Measurement of 1H–15N and 1H–13C residual dipolar couplings in nucleic acids from TROSY intensities
- 316 Downloads
Analogous to the recently introduced ARTSY method for measurement of one-bond 1H–15N residual dipolar couplings (RDCs) in large perdeuterated proteins, we introduce methods for measurement of base 13C–1H and 15N–1H RDCs in protonated nucleic acids. Measurements are based on quantitative analysis of intensities in 1H–15N and 13C–1H TROSY-HSQC spectra, and are illustrated for a 71-nucleotide adenine riboswitch. Results compare favorably with those of conventional frequency-based measurements in terms of completeness and convenience of use. The ARTSY method derives the size of the coupling from the ratio of intensities observed in two TROSY-HSQC spectra recorded with different dephasing delays, thereby minimizing potential resonance overlap problems. Precision of the RDC measurements is limited by the signal-to-noise ratio, S/N, achievable in the 2D TROSY-HSQC reference spectrum, and is approximately given by 30/(S/N) Hz for 15N–1H and 65/(S/N) Hz for 13C–1H. The signal-to-noise ratio of both 1H–15N and 1H–13C spectra greatly benefits when water magnetization during the experiments is not perturbed, such that rapid magnetization transfer from bulk water to the nucleic acid, mediated by rapid amino and hydroxyl hydrogen exchange coupled with 1H–1H NOE transfer, allows for fast repetition of the experiment. RDCs in the mutated helix 1 of the riboswitch are compatible with nucleotide-specifically modeled, idealized A-form geometry and a static orientation relative to the helix 2/3 pair, which differs by ca 6° relative to the X-ray structure of the native riboswitch.
KeywordsARTSY BEST A-form RNA Quantitative J correlation TROSY RDC RNA DNA
This work was supported by the Intramural Research Programs of the NIDDK and NCI, NIH, and by the Intramural AIDS-Targeted Antiviral Program of the Office of the Director, NIH.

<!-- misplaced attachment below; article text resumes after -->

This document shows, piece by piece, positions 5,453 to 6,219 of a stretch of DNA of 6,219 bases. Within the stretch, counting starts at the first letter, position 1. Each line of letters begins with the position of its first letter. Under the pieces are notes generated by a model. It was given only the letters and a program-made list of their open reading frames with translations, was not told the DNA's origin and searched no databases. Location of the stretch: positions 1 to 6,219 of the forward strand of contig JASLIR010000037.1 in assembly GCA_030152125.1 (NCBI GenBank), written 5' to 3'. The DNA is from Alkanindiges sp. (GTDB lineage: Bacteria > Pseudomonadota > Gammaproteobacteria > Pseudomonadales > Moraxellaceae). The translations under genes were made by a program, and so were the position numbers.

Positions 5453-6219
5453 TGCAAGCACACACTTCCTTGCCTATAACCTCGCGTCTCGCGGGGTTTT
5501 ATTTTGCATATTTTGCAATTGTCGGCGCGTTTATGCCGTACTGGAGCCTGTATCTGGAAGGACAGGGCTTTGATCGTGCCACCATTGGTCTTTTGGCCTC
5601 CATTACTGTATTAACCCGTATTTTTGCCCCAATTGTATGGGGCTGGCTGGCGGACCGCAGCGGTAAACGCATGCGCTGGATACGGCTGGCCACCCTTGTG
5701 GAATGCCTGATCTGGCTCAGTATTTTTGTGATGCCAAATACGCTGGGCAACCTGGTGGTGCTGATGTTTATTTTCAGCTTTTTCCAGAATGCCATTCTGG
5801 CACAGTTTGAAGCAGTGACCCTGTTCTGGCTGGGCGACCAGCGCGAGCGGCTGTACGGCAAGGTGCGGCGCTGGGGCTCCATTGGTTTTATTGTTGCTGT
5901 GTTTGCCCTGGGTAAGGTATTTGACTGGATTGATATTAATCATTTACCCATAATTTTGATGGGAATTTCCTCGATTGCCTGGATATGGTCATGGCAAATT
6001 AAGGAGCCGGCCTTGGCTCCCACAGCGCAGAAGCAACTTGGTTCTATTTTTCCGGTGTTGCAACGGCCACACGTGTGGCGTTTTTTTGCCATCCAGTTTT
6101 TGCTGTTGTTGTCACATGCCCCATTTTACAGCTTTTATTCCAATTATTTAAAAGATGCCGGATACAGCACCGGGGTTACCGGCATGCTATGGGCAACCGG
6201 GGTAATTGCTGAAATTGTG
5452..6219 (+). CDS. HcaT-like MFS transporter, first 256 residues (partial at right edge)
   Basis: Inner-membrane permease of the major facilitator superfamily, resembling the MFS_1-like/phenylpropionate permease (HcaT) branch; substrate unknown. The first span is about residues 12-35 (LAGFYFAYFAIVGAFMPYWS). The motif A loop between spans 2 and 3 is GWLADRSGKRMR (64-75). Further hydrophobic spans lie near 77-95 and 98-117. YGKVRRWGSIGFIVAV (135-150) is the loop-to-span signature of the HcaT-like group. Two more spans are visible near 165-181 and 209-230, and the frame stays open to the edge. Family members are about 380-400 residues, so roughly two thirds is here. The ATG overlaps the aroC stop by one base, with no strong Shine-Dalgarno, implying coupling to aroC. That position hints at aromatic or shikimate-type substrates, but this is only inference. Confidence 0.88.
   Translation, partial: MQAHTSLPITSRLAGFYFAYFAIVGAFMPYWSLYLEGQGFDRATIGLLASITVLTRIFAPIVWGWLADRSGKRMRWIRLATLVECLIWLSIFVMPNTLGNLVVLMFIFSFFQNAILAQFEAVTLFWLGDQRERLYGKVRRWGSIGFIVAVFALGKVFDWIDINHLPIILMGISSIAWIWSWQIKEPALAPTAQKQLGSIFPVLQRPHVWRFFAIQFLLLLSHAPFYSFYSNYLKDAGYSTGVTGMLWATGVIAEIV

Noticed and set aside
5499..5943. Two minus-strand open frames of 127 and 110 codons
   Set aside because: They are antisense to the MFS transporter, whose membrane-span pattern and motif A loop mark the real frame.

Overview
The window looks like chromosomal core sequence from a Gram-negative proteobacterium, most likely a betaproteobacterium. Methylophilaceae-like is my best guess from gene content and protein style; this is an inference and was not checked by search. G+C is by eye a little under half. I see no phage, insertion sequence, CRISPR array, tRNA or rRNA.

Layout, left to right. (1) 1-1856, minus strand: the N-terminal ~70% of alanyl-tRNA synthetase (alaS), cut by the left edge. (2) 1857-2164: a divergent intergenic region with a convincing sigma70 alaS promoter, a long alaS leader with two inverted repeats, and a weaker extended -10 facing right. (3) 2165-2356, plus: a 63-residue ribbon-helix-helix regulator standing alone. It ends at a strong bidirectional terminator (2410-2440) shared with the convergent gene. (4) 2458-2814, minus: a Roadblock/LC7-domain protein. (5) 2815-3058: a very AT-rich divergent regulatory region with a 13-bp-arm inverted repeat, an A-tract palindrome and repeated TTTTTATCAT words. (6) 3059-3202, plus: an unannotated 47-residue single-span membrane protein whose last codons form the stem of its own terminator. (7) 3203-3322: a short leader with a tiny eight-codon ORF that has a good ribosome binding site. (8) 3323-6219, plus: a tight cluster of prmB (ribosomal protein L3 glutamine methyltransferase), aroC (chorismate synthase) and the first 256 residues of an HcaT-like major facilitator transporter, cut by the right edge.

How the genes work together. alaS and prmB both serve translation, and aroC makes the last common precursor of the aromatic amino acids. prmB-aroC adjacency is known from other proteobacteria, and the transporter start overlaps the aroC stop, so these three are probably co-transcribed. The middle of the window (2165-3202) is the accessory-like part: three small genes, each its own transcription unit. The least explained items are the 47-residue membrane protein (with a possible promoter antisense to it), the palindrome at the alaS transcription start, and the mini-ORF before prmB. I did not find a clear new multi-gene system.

- Pervushin K, Riek R, Wider G, Wuthrich K (1997) Attenuated T-2 relaxation by mutual cancellation of dipole- dipole coupling and chemical shift anisotropy indicates an avenue to NMR structures of very large biological macromolecules in solution. Proc Natl Acad Sci USA 94:12366–12371ADSCrossRefGoogle Scholar
- Skrynnikov NR, Goto NK, Yang DW, Choy WY, Tolman JR, Mueller GA, Kay LE (2000) Orienting domains in proteins using dipolar couplings measured by liquid-state NMR: Differences in solution and crystal forms of maltodextrin binding protein loaded with beta-cyclodextrin. J Mol Biol 295:1265–1273CrossRefGoogle Scholar
- Tolbert BS, Miyazaki Y, Barton S, Kinde B, Starck P, Singh R, Bax A, Case DA, Summers MF (2010) Major groove width variations in RNA structures determined by NMR and impact of C-13 residual chemical shift anisotropy and H-1-C-13 residual dipolar coupling on refinement. J Biomol NMR 47:205–219CrossRefGoogle Scholar
- Yang DW, Venters RA, Mueller GA, Choy WY, Kay LE (1999) TROSY-based HNCO pulse sequences for the measurement of (HN)-H- 1-N-15, N-15-(CO)-C-13, (HN)-H-1-(CO)-C-13, (CO)-C-13-C- 13(alpha) and (HN)-H-1-C-13(alpha) dipolar couplings in N-15, C-13, H-2-labeled proteins. J Biomol NMR 14:333–343CrossRefGoogle Scholar